When we, the viewing public, question the photo manipulation and objectification of women’s bodies, do we acknowledge our own role in shaping the media? Do we understand that the way women’s bodies are treated by the media only reflects and reinforces deep-seated cultural attitudes?

Because really, we can’t address the oversexualization of women in the media without confronting the oversexualization of women in daily life. Along those lines, we can’t push back against the way women are shamed for sex while declaring hypersexed celebrities “anti-feminists” for what they wear or how they dance.

And it’s important that the conversation focus less on specific people and more on society as a whole. Individual women will never be free to be sexy, prudish, or indifferent in a society that claims ownership of their bodies.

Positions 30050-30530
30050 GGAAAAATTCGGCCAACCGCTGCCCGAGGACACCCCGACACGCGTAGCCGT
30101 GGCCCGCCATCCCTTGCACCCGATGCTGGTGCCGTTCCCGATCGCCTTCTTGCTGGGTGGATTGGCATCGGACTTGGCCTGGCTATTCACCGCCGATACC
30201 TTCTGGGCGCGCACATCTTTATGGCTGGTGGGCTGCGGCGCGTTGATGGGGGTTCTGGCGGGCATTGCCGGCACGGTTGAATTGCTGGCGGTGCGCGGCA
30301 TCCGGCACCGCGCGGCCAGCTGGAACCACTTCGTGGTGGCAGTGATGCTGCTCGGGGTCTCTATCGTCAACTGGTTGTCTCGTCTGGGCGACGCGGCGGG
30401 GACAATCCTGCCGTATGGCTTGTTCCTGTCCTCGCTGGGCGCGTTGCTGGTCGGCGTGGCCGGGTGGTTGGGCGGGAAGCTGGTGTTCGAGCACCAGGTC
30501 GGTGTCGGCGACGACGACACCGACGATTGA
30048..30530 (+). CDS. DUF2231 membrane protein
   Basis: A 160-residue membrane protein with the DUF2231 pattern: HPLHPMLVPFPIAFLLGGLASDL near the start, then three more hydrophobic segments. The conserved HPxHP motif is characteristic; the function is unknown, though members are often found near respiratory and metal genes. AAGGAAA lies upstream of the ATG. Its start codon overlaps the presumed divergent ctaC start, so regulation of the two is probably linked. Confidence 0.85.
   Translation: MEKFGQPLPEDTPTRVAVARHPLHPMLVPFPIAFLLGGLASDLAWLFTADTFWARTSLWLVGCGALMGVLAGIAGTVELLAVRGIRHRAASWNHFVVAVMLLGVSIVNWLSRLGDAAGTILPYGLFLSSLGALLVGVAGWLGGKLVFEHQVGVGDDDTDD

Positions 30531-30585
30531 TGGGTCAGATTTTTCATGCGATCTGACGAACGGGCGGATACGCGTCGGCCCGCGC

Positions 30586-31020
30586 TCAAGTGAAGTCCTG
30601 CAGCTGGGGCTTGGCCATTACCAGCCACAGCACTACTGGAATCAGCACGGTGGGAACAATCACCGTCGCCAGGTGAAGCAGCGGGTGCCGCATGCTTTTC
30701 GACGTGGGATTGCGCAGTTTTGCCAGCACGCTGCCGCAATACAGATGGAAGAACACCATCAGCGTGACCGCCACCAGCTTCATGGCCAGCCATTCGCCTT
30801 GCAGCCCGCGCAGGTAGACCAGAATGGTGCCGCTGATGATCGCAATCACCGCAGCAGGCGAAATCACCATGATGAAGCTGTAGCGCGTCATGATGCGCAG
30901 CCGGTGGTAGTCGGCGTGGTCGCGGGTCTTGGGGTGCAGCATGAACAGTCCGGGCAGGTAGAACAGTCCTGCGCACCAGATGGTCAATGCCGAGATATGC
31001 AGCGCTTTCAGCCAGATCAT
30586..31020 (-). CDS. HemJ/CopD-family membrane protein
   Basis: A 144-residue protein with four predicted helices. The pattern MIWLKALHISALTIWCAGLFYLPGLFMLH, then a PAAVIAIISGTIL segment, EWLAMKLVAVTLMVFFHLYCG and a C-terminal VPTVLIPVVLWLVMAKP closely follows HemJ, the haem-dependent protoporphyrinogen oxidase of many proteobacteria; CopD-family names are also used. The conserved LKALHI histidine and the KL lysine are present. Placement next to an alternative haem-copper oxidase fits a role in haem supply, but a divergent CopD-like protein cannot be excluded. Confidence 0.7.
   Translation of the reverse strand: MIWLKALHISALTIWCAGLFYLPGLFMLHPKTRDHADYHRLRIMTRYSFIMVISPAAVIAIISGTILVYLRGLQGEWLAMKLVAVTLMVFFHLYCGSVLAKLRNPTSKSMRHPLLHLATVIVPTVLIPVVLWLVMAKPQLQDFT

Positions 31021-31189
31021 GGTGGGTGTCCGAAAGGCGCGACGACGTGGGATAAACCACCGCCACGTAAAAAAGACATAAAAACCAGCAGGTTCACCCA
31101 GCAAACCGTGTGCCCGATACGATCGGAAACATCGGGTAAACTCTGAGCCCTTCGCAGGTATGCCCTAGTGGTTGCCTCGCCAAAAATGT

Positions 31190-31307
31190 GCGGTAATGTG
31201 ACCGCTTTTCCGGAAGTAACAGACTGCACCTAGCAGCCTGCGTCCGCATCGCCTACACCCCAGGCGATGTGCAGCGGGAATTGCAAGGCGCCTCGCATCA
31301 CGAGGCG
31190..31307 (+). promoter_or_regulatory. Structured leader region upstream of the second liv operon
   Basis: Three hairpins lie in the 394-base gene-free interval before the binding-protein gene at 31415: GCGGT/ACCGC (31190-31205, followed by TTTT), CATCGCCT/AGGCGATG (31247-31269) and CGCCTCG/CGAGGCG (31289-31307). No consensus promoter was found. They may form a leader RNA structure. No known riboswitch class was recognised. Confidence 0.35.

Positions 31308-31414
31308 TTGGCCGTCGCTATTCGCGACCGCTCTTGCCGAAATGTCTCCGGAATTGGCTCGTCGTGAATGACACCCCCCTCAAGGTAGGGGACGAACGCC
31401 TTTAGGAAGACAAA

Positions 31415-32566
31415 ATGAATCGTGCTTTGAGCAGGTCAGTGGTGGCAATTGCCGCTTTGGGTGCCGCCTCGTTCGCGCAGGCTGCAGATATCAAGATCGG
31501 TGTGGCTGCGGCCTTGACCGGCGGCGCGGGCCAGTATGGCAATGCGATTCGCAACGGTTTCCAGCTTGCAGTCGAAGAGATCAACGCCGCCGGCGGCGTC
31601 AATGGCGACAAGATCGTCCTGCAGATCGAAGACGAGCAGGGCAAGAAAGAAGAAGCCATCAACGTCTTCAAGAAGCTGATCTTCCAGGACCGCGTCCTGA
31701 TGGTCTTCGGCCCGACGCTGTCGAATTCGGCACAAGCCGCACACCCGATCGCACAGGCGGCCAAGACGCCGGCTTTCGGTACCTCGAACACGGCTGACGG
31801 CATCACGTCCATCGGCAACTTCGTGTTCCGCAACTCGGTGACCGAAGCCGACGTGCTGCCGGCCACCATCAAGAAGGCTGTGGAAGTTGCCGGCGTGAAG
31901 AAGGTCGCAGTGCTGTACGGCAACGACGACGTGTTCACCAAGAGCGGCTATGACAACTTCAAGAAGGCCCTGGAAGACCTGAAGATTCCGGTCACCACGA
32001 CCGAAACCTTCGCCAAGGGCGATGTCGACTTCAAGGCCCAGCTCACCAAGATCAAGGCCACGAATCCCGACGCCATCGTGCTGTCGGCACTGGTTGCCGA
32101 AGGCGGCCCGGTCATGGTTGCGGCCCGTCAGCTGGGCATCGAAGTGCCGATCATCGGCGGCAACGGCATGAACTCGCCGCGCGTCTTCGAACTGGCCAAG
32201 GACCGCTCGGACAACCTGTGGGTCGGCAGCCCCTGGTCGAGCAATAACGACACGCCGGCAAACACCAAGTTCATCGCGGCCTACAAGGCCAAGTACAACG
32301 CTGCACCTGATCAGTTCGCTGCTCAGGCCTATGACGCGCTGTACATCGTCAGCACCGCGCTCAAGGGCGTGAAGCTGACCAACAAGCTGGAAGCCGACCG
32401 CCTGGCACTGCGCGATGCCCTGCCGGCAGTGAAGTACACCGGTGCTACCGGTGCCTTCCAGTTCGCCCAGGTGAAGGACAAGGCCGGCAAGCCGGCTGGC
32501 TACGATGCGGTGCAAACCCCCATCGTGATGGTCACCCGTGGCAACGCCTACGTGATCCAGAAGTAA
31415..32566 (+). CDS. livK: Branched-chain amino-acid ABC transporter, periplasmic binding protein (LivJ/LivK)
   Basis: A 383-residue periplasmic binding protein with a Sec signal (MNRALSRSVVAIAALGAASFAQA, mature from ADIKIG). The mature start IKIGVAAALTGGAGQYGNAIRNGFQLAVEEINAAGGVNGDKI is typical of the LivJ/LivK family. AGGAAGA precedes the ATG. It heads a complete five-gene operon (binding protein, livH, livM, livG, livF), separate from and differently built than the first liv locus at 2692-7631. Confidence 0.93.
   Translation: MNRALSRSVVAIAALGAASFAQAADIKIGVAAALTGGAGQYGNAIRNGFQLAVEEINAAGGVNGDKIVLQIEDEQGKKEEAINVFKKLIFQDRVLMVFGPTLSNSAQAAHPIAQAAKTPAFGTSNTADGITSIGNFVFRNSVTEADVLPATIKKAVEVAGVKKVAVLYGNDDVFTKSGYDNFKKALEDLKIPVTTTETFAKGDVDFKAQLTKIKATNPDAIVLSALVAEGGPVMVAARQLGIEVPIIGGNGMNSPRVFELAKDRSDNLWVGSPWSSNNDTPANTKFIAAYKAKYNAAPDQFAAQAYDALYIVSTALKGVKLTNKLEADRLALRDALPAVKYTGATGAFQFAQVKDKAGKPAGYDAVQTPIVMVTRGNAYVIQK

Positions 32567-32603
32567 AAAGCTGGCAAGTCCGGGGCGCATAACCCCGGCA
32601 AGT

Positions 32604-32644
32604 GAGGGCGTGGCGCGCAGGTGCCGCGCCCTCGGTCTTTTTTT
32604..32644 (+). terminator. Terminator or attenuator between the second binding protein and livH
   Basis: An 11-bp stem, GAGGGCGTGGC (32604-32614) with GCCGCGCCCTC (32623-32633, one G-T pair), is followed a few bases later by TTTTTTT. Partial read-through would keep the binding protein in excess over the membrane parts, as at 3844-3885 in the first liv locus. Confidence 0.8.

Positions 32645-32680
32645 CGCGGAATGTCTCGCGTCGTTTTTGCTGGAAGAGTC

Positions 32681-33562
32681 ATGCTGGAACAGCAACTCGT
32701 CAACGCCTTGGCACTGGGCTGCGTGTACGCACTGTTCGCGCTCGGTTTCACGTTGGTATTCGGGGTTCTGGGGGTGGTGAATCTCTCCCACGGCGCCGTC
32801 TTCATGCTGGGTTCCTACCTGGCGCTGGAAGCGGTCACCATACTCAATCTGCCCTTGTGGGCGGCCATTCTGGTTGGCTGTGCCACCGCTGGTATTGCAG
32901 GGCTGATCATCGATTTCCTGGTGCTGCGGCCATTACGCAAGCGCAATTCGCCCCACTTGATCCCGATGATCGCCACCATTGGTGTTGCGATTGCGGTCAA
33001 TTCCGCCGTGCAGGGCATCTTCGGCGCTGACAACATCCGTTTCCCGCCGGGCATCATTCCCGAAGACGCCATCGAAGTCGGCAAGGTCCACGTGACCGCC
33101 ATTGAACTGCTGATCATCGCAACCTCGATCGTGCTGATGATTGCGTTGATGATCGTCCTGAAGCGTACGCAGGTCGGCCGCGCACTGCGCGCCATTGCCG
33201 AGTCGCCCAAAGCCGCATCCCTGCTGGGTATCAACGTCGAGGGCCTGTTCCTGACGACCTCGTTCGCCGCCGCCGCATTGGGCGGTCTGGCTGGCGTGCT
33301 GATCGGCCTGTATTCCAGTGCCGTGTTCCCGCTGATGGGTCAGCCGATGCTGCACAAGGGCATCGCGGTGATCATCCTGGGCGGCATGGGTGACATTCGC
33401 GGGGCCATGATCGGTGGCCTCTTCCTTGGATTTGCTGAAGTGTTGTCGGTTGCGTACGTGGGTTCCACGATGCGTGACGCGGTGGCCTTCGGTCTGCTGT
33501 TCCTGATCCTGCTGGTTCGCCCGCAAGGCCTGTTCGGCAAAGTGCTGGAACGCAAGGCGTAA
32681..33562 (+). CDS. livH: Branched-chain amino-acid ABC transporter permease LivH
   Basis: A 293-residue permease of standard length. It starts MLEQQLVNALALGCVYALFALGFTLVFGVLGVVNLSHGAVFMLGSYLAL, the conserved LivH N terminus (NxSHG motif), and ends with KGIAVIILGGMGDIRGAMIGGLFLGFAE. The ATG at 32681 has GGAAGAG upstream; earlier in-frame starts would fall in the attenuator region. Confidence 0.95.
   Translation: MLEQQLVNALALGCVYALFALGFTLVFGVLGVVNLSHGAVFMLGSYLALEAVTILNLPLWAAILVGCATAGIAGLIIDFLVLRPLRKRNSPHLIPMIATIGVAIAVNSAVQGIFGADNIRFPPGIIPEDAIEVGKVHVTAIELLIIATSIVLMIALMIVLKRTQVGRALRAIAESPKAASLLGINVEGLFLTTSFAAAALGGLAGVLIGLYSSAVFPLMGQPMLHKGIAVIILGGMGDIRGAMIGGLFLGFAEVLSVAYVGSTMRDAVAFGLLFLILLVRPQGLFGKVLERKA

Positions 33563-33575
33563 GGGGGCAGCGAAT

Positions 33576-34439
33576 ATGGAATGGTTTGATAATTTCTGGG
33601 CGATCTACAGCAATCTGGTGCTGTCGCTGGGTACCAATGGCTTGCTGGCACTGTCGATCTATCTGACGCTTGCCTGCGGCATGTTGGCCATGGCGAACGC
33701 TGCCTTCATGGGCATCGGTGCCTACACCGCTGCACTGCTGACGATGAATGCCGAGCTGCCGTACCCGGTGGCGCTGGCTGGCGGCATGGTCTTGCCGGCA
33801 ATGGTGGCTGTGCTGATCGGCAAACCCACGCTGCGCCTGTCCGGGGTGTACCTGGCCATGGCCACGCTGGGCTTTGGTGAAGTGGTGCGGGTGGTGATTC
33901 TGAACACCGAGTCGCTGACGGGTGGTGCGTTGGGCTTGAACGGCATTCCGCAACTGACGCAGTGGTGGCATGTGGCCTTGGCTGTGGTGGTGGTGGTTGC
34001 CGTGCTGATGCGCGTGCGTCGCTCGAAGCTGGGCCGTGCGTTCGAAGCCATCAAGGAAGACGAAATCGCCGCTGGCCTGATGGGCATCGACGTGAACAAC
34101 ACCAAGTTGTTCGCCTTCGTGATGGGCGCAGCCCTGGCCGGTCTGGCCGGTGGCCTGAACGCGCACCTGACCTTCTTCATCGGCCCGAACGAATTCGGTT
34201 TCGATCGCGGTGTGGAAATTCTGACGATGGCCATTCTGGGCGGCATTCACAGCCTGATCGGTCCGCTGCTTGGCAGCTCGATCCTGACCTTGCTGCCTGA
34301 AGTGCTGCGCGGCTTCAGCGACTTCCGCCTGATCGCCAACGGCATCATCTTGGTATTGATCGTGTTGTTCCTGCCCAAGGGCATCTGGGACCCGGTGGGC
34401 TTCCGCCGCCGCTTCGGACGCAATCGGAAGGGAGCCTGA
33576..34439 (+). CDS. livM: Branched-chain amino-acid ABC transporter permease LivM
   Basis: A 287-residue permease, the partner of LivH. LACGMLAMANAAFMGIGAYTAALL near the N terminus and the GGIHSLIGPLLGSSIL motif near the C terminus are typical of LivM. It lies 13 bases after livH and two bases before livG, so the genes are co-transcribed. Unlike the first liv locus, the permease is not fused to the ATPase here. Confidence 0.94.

In a patriarchal culture, failing to meet the male gaze, demonstrating sexual agency as a woman, and ignoring the pressure to conform to a narrow set of beauty standards are all met with sexist backlash.

Understanding and judging the actions of women in a patriarchal context shouldn’t be focused on labeling their actions feminist or disempowering, moral or immoral. It should be focused on constantly challenging the notion that a woman’s value should be judged by her sexiness to begin with.

Jarune Uwujaren is a Contributing Writer for Everyday Feminism. Jarune is a Nigerian-American recent grad who’s stumbling towards a career in writing. Jarune can currently be found drifting around the DC metro area with a phone or a laptop nearby. When not writing for fun or profit, Jarune enjoys food, fresh air, good books, drawing, poetry, and sci-fi. Read their articles.